• The Smithsonian's Lemelson Center for the Study of Invention and Innovation invited CEO Al Shipp to be a featured speaker at their symposium, Inventing the Surveillance Society. The event took place at the Smithsonian Institution's National Museum of American History. Al spoke about the Evolution of Video Surveillance and 3VR's Video Intelligence Platform.

  • 3VR Product Director Brian Lane and Web/Digital Marketing Manager Trish Chan provided me an overview of the company’s latest additions to its portfolio of recording devices that allow users to search, mine and leverage video for security and business intelligence applications.

  • Sean Owens, LP analyst at Chico's, discussed the company's constrained video infrastructure with Protection 1 National Account Manger Tom Fox. At Fox's recommendation, Owens conducted a side-by-side comparison of the initial CCTV equipment at Chico's with the 3VR S-Series Hybrid video appliance running 3VR OpCener client software. It didn't take Owens long to convince Leo Doran [Vice President of Loss Prevention at Chico's] to make the switch.

  • 3VR’s Masa Karahashi, senior VP, engineering, and Cisco’s senior marketing manager Lindsay Hiebert and product manager Jenifer Piccioni told me about their products’ ability to troubleshoot, manage huge numbers of cameras and provide valuable "un-siloed" data.
  • San Francisco’s 3VR, a supplier of video-security systems, produces solutions with built-in video analytics, such as facial surveillance and advanced object tracking, which enables objects such as license-plate numbers to be captured, indexed and rapidly searched, said Joe Boissy, the company’s chief marketing officer.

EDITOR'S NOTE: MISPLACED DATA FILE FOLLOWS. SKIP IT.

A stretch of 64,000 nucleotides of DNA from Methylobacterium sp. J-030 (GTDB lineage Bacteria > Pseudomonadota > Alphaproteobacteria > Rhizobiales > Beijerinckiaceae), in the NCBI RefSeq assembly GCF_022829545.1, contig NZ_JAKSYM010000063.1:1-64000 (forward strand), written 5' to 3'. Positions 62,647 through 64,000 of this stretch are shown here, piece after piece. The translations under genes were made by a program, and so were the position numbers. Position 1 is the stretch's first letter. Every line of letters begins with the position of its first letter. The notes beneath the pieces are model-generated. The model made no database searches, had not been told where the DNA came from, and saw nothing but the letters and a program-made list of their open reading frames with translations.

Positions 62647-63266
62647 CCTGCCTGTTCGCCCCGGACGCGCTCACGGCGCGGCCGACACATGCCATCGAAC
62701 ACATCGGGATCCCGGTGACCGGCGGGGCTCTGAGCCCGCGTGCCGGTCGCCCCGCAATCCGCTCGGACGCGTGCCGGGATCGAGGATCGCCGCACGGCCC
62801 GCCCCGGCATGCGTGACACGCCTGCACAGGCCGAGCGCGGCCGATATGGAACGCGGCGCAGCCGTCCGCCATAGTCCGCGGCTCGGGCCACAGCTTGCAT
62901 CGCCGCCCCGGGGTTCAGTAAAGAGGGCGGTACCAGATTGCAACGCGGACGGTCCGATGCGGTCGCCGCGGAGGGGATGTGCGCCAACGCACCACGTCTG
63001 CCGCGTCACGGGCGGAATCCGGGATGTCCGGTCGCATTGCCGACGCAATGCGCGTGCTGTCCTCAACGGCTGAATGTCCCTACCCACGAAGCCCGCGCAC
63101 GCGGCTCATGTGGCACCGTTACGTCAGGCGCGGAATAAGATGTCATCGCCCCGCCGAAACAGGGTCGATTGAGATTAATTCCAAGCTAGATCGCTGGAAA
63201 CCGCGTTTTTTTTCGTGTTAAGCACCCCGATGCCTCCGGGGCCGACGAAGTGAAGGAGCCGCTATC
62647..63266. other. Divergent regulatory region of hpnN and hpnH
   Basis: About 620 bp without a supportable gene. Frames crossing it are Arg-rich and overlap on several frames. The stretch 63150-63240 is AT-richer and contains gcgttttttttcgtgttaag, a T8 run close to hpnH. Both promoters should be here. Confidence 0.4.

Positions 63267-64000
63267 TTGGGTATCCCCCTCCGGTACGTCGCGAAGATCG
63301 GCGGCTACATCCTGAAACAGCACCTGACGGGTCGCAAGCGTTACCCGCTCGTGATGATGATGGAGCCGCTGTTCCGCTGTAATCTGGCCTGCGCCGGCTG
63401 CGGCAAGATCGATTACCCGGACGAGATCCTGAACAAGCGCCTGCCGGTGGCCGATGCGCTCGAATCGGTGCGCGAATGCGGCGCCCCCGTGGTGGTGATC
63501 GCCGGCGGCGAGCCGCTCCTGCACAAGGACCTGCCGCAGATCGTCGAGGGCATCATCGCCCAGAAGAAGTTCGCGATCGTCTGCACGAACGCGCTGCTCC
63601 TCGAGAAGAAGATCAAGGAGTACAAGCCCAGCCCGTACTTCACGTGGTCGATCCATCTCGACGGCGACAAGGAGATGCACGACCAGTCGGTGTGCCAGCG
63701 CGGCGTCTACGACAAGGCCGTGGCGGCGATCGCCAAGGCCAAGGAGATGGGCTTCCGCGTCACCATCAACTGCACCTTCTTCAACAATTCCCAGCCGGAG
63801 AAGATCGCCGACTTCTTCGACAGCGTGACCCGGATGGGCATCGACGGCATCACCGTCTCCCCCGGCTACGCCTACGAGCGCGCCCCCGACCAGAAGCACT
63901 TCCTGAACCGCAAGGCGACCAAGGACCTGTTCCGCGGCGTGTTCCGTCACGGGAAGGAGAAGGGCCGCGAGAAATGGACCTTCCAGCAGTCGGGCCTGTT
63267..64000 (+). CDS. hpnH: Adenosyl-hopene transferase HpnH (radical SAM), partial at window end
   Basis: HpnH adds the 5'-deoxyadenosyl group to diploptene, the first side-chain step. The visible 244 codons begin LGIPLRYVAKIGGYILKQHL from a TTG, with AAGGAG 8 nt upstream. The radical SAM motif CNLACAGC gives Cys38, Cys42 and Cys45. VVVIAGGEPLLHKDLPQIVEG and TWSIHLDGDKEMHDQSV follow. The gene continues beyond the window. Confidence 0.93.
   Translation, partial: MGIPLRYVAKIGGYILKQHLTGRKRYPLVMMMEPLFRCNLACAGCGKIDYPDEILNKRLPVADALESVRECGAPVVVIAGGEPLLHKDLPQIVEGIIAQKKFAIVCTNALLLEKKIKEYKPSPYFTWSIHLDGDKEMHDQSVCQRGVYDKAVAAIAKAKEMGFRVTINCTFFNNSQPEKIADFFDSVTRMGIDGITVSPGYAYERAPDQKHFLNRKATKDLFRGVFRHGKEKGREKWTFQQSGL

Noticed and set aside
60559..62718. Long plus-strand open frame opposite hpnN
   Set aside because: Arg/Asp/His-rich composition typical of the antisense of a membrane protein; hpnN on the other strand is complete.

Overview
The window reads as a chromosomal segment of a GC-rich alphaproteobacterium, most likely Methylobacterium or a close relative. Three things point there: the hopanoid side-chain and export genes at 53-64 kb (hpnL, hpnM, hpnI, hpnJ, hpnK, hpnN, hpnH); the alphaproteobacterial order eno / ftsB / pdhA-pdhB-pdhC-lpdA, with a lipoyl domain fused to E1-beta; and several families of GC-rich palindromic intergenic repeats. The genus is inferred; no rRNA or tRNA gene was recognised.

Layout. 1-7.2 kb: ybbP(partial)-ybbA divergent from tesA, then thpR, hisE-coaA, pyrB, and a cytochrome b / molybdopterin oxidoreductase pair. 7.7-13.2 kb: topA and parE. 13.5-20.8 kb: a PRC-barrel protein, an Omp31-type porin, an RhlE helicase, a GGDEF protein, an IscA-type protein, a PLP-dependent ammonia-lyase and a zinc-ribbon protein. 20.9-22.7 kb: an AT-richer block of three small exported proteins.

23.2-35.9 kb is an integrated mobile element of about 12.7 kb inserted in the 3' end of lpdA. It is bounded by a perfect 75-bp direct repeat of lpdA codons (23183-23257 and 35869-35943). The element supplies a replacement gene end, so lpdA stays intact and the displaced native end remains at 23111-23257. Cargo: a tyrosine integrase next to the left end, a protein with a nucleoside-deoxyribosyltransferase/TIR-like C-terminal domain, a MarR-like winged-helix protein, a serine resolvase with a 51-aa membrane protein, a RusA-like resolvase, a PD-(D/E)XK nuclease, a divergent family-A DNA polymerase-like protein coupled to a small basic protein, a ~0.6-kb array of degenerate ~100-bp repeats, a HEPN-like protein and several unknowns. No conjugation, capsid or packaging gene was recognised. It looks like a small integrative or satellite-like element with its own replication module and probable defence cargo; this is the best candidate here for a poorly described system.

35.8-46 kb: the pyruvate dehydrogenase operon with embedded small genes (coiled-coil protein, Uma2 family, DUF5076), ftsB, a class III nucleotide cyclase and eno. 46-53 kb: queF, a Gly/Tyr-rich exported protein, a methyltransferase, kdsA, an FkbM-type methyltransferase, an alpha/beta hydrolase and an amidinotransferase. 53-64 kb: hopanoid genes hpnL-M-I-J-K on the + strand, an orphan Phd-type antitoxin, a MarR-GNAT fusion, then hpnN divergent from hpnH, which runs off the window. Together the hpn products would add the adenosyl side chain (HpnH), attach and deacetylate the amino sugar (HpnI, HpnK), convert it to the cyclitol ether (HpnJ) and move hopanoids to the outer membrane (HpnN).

• Everyone has seen the video by now. The Boston bombers, dressed similarly, toting their backpacks through the crowd, one behind the other. With such a powerful visual cue, it’s easy to suppose that video played a crucial role in capturing the culprits.

  • "Most people don't understand that putting more cameras [up] doesn't necessarily yield more information," says Al Shipp, 3VR's CEO. The company offers facial recognition, license plate readers and object-based searches. Elk Grove doesn't use all of these services yet, but it could add new ones at any time.

  • SAN FRANCISCO (KGO) -- When you're shopping, you're being watched. And not just by security. Retailers want to know everything about how you behave in their stores.

    And now, two Bay Area companies are working on technologies that will watch you like never before. We have a look at what these new marketing tools could mean for your privacy.

  • Surveillance cameras near the site of the Boston bombings helped authorities quickly identify and find the suspects. Those events have sparked a push in cities nationwide to increase their use of cameras. NewsHour correspondent Spencer Michels reports from San Francisco on how police are utilizing surveillance as prevention.

  • By Sean Gallagher

    "Hollywood does a pretty good job of creating a myth that you could extract a better image by enhancing and zooming where information wasn't captured," said Masayuki Karahashi, senior vice president of engineering for surveillance and video analysis technology firm 3VR. "You're not going to create more information out of nothing.

    Matching and classification

    The feature-based faceprint of a subject can be used in a number of ways, depending on the facial recognition application. Some systems perform additional indexing based on the images to classify the subject for narrowing searches, processing the faceprint with algorithms that can estimate the age and gender of the subject. Other characteristics, such as skin tone and facial features, can be used to help index the image as well, allowing for searches to be narrowed by race, estimated weight, or hair color.